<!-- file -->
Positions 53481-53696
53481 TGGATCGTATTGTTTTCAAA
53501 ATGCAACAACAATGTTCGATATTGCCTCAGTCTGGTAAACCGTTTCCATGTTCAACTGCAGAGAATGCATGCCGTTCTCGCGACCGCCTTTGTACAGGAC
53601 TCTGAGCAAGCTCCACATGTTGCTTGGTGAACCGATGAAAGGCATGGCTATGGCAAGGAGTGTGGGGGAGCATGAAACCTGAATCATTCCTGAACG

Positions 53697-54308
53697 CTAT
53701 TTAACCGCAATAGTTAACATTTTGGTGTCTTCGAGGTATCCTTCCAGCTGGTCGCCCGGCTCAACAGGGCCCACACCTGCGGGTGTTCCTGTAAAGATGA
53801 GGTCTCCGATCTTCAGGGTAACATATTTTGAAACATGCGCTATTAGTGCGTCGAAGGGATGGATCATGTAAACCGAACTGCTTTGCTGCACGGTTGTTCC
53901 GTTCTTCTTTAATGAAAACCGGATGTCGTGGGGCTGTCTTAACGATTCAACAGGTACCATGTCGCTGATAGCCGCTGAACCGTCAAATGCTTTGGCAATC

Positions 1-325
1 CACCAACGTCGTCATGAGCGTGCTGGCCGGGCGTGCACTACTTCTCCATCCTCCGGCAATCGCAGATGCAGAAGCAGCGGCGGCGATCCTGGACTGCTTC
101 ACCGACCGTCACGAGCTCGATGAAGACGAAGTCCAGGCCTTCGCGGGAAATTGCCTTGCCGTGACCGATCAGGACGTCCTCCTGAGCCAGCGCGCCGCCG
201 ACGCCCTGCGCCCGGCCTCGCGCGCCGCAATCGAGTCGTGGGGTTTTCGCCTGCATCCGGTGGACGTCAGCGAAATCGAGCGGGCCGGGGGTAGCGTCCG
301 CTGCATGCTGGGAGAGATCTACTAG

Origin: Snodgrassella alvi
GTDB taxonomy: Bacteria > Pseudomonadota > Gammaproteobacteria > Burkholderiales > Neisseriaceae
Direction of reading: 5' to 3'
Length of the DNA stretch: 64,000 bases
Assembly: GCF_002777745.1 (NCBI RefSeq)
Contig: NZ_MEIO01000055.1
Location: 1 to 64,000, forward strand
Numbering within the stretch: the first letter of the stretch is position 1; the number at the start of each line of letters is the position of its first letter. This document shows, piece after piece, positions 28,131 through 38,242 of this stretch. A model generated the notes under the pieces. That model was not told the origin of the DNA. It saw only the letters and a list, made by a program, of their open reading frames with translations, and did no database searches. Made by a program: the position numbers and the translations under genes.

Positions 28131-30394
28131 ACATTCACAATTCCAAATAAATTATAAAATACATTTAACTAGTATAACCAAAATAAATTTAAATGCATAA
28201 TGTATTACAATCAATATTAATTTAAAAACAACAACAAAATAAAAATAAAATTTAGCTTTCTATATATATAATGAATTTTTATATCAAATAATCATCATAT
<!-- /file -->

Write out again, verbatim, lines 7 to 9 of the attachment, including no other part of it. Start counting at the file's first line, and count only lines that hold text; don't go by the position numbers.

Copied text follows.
53701 TTAACCGCAATAGTTAACATTTTGGTGTCTTCGAGGTATCCTTCCAGCTGGTCGCCCGGCTCAACAGGGCCCACACCTGCGGGTGTTCCTGTAAAGATGA
53801 GGTCTCCGATCTTCAGGGTAACATATTTTGAAACATGCGCTATTAGTGCGTCGAAGGGATGGATCATGTAAACCGAACTGCTTTGCTGCACGGTTGTTCC
53901 GTTCTTCTTTAATGAAAACCGGATGTCGTGGGGCTGTCTTAACGATTCAACAGGTACCATGTCGCTGATAGCCGCTGAACCGTCAAATGCTTTGGCAATC